Baby brown trout from the RIver Medina on the Isle of Wight. Picture courtesy of SITA.
THE FORTUNES of locally scarce wild brown trout have seen a remarkable turnaround, thanks to the work of the Newport Rivers Group to restore sections of the Medina River.
A survey, carried out by the Environment Agency (EA) on behalf of the rivers group and Natural Enterprise, has shown wild brown trout are making the most of the newly created natural riverbeds and banks installed within a concrete river channel at Shide.
Dominic Longley, environmental monitoring officer at the EA, said 32 young, wild brown trout were caught as well as eels, dace, bullhead, stone loach and a lone stickleback.
He said: "The combination of cover provided by the vegetation planted with the very varied water velocity caused by meandering rock rolls and oak sleepers installed has produced excellent juvenile brown trout territory here."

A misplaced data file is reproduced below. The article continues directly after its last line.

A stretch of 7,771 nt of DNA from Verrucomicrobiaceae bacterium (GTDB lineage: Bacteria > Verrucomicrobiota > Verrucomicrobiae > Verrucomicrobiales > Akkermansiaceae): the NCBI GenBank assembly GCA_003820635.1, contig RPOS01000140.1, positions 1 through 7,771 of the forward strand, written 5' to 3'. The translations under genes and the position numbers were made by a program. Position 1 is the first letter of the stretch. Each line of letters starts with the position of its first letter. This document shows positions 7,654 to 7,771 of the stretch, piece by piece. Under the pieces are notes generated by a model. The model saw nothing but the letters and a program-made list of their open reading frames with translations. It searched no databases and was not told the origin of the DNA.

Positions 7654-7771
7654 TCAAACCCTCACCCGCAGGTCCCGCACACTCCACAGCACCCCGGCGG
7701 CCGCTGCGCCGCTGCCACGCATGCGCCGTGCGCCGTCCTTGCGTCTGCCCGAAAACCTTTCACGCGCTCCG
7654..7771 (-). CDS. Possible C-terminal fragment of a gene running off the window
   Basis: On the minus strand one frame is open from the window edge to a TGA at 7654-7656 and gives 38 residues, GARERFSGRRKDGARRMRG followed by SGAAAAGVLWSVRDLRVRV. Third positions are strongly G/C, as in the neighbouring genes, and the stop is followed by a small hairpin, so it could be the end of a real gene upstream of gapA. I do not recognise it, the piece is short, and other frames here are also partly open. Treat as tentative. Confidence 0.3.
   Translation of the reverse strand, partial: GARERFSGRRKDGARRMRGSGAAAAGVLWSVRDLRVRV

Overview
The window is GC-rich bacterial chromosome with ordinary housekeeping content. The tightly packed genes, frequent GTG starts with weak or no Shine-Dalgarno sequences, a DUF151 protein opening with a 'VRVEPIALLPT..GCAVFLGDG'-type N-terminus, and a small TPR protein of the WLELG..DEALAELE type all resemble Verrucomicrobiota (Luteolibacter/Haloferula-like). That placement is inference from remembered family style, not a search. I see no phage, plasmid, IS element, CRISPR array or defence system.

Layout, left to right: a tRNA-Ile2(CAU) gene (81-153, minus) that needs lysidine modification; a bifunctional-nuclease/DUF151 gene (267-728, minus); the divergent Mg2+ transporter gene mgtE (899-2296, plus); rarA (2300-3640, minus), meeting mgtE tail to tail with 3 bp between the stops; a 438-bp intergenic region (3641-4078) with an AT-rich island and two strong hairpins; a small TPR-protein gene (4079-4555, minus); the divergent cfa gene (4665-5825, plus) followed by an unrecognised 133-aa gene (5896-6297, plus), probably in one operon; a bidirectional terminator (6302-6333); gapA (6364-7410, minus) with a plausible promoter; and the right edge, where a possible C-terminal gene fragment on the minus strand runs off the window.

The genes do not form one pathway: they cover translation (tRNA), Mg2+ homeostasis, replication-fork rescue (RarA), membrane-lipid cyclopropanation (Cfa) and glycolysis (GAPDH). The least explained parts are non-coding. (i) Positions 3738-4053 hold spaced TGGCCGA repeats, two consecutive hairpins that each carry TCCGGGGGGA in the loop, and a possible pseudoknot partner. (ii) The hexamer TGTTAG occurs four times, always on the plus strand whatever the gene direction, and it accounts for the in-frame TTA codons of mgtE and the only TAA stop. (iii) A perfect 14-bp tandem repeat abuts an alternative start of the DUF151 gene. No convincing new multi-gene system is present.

And fish are not the only species of wildlife to be found making the most of this once empty channel.
Evidence shows that water voles, another nationally scarce British river species, are also visiting, snacking on the larder of wetland plants now flourishing there.
Natural Enterprise, along with the EA and with the help of specialists Aquascience Ltd, completed the two-year project of river restoration in August, funded by the SITA Trust’s Enhancing Nature Programme with contributions from the EA, Isle of Wight Council and Newport Parish Council.
Claire Hector, project manager, said: "A tree-coppicing programme has helped to bring light back to sections of this stretch, while within the river itself, tackling the canalisation with bank enhancements and variations in water flow has been essential to return a more naturalised and fish-friendly state."
The EA will be exploring ways to help eels and trout negotiate the many weirs along this section of the river.